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The unanticipated outcome of the Tc measurements was that no superconductivity could be detected in either alpha-phase or mixed alpha + beta-phase samples.[36] By using Equation gif , it was determined that the superconducting effective area that would give a signal-to-noise ratio of one corresponded to about 2% of the area of the CsBi polycrystals. Therefore, from the inductive measurements it can be said with some confidence that no more than 2% of these samples is superconducting within the temperature range from 4.2 to 0.5 K.

The temperature region above liquid helium temperature was only searched briefly for a transition at a Tc higher than that reported by Lagrange et al. It is safe to conclude that a higher-temperature transition is not present, though, since an applied magnetic field of 23 Tesla did not produce any kind of superconducting transition. (The highest critical field known is well under 1 T.[120])

In addition to the null result from the inductive measurements, no interesting features in the resistivity were detected at low temperature. The compounds appeared to exhibit typical metallic behavior ( drho/dT ;SPMgt; 0). The measured resistivity at 4.2 K was (8 ± 2) muOmega-cm in one stage 1 alpha-phase sample, and (30 ± 7) muOmega-cm in a stage 1u alpha + beta sample. These values are somewhat higher than the 5 K resistivity values quoted by Lagrange et al., who measured their resisitivity values inductively.[168] An applied magnetic field produced only traces consistent with magnetoresistive behavior, nothing like a superconducting-normal transition. [See discussion below.]

The MIT superconductivity measurements are obviously in conflict with those described previously[146], as are those of several other groups who also failed to find superconductivity.[270,223] In the most extensive set of measurements to date, Stang and coworkers in Berlin failed to find superconductivity in stage 1 alpha-phase CsBi-GIC's down to 50 mK even though they had sensitivity to a transition in about 0.1% of the sample volume.[223] Even the Nancy group has had difficulty in reproducing the Tc values they reported.[144] A summary of all Tc measurements on the MBi-GIC's to date is reported in Table gif.

Table: Superconducting transition temperatures of the MBi-GIC's and related alloys. For Ref.[36], the volume fraction column actually contains the effective areal fraction of superconductivity, as explained in Section gif . NR=Not reported. NA=Not applicable.

The irreproducibility of the Tc measurements in the CsBi-GIC's would be more surprising were it not for the wide range of transition temperatures found for other superconducting GIC's.[64] In C4KHg, as was discussed previously, fairly subtle variations in intercalation conditions have a large effect on superconductivity. The wide range of Tc values reported for C4KHg is thought to be due to the presence of the beta phase [see Section gif ] in low- Tc samples. One possible explanation for the lack of superconductivity in the non-superconducting CsBi-GIC's is therefore that they possess minority phases which suppress superconductivity. Alternatively, as Lagrange has suggested,[145] it seems plausible that the differences found in the superconducting behavior in the CsBi experiments could be attributable to small differences in in-plane ordering or in stoichiometry. This type of sensitivity to ordering and/or stoichiometry has also been considered as an explanation for the wide range of Tc values reported for C4KHg.[206]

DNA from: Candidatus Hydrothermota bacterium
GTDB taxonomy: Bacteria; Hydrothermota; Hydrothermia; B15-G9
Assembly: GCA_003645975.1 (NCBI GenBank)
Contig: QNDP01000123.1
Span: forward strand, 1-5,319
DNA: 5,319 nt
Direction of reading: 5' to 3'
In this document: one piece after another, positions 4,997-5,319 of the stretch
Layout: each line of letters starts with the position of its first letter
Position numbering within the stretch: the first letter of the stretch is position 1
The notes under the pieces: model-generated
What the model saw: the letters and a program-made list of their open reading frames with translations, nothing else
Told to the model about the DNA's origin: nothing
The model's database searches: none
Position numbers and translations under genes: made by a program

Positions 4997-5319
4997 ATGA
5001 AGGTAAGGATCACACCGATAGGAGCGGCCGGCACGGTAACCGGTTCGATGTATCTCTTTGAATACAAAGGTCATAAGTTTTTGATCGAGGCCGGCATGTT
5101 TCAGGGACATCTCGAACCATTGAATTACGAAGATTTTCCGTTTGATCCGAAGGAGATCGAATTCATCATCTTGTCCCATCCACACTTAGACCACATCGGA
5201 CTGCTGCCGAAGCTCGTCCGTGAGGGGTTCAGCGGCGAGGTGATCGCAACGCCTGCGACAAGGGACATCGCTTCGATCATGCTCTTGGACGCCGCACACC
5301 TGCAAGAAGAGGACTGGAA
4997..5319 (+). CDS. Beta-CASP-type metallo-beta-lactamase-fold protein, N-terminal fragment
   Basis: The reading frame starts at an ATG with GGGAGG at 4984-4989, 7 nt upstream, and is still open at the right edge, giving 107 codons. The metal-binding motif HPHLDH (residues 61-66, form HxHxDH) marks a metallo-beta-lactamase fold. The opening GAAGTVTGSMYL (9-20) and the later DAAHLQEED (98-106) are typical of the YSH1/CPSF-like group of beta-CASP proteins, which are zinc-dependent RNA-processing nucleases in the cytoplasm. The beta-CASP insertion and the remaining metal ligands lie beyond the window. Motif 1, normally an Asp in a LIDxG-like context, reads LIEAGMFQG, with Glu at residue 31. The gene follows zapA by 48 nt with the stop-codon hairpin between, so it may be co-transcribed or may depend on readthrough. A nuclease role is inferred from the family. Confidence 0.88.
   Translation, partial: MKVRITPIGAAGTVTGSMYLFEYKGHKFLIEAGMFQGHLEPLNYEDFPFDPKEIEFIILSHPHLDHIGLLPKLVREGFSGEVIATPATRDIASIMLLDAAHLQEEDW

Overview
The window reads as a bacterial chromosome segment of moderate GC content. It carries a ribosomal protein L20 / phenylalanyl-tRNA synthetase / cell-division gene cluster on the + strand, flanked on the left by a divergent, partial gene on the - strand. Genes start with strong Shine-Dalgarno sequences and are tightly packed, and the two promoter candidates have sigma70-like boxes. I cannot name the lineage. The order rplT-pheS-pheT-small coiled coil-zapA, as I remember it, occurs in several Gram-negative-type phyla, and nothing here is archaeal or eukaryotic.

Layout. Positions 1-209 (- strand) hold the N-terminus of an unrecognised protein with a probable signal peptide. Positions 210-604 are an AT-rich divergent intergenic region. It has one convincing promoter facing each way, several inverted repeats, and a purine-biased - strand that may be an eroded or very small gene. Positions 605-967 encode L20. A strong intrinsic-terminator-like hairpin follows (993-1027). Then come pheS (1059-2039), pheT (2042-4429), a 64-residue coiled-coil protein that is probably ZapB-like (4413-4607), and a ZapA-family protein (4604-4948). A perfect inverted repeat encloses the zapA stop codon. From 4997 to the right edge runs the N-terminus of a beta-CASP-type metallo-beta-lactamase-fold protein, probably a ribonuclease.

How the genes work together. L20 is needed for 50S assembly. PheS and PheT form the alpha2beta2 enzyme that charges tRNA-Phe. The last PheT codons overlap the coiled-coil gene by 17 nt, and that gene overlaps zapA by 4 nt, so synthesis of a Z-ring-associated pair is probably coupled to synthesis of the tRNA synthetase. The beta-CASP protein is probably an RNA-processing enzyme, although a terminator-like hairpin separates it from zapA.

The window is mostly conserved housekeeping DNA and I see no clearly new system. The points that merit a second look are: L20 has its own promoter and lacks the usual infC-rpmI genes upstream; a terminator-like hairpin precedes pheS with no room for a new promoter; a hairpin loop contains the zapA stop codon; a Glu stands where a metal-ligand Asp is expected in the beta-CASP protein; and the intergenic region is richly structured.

On the other hand, there is another simple line of reasoning which explains the discrepancy among the various sets of experiments. The alternative explanation, also discussed by Stang and coworkers,[223] is that the superconducting transitions reported by Lagrange et al. were actually transitions of inclusions of the alloy CsBi2. This possibility is suggested by the presence of inclusions in the CsBi-GIC's which could not be completely removed by repeated cleaving. The inclusions were imaged during TEM studies which showed that they appeared throughout the samples prepared both here at MIT and at the University of Kentucky.[222] An electron micrograph of an inclusion is shown in Figure gif .